REV. ROBERT SCHENCK: Well, first because the declaration of independence says that our rights, which are secured by the Constitution, come from our Creator, with a capital C -- a personal Creator. And all the Ten Commandments do is simply explain who that Creator is and what the nature of that Creator is. And it's critically important that we remember that in doing so, in referencing the Creator, what our founders did was they reminded us that we are accountable to a higher moral authority than ourselves.
In other words, we're not the ultimate arbiters of right and wrong. If the majority in this country decide that murder is okay, it doesn't make murder okay. That's an immutable law that constrains both individuals and governments. And that's why this is so much larger than just this piece of artwork.
GWEN IFILL: Explain to me why does the existence of this statue, this display, this 5,300-pound monument, why does its presence there or its absence there have anything to do with whether people believe murder is wrong, whether people believe religion is right? What is the connection?
REV. ROBERT SCHENCK: Well, because if you follow the legal arguments and the philosophical arguments that have been used to remove this monument, then you must also go after our national motto, you must also go after every expression of our acknowledgment of God in our culture.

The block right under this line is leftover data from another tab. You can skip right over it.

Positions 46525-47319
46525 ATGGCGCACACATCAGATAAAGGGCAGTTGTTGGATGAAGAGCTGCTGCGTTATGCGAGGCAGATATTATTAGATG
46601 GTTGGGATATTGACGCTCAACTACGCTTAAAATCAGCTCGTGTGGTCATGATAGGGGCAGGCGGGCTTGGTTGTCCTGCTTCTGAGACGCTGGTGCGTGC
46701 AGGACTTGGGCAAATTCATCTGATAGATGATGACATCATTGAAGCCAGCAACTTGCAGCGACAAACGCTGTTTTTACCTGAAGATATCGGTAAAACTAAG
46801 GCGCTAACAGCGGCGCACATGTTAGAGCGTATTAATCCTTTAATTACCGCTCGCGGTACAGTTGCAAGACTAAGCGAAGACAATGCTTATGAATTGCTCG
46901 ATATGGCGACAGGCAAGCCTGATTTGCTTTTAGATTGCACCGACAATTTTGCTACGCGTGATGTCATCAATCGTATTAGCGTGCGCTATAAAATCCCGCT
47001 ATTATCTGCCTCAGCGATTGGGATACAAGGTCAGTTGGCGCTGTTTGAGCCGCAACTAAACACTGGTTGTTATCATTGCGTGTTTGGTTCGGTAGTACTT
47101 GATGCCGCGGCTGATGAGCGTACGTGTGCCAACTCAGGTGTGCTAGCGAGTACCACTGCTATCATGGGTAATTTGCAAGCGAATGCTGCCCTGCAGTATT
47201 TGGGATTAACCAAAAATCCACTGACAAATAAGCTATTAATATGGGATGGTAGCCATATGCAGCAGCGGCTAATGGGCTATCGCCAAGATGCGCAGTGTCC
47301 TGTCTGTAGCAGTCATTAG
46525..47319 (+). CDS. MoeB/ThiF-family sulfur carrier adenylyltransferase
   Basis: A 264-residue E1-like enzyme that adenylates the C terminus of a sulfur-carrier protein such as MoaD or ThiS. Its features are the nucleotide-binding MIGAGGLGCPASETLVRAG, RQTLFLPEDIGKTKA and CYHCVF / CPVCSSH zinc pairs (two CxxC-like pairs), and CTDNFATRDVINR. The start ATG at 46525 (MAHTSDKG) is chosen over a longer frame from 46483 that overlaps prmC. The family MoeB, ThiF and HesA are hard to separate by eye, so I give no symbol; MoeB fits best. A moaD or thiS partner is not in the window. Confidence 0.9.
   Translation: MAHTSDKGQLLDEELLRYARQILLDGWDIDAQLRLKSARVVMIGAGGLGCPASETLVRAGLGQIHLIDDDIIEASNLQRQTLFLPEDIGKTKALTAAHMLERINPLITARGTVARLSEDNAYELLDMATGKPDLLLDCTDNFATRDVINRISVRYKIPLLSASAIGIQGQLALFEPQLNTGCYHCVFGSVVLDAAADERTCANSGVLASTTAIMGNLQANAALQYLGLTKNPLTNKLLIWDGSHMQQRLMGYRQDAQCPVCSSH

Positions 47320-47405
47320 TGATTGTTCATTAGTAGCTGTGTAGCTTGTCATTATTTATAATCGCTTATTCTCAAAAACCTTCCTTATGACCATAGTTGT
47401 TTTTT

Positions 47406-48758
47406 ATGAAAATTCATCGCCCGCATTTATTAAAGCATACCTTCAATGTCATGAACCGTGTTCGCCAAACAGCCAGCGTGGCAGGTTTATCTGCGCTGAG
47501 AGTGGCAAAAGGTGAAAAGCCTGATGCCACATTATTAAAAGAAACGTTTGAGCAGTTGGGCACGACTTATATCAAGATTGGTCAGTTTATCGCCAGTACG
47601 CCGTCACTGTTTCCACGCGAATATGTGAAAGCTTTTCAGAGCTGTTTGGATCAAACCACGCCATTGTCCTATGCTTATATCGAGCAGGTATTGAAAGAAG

And once we do that, we become a radically secularist humanistic society which can make its own rules for right and wrong. And if Barry Lynn thinks something is right and he can get enough people on his side, then that will be the law. But if somebody else does, then that will be the law. That is a very scary specter for our society.
GWEN IFILL: Let's allow Rev. Lynn to respond.
REV. BARRY LYNN: Frankly, what this judge has done is exactly what Rob is talking about. He has made a law unto himself. He has said look if federal courts order me to take this out and I don't agree with those federal courts-- by the way two courts have now agreed with our clients in this position as have the eight members of -- the other eight members of the Alabama Supreme Court-- that this monument indeed needed to be removed.
This is not a statement about removing all reference to religion from the American cultural life. In fact we have a vital religion and religious life in this country in no small measure because government doesn't play favorites. It doesn't pick and choose what is the best religion, the right religion. It allows literally thousands of religions to flourish along with tens of millions of non-believers who choose no spiritual path but who are still part and parcel of the American experience. The acknowledgment....
GWEN IFILL: Rev. Lynn, let me jump in and ask you then. Why is it that if this constitutional reference which is appropriate to this discussion is about the establishment of religion and this display simply sits there, it's not establishing religion, it's not creating a law, what is wrong? What is it about the presence of this statute, this display that takes anything away from anybody?
REV. BARRY LYNN: Well, it's an overwhelming addition to that building. It is something that makes it crystal clear that there is one and only one religion that is practiced by the person who put this in, that is, the chief justice of the United States -- excuse me of the Alabama Supreme Court.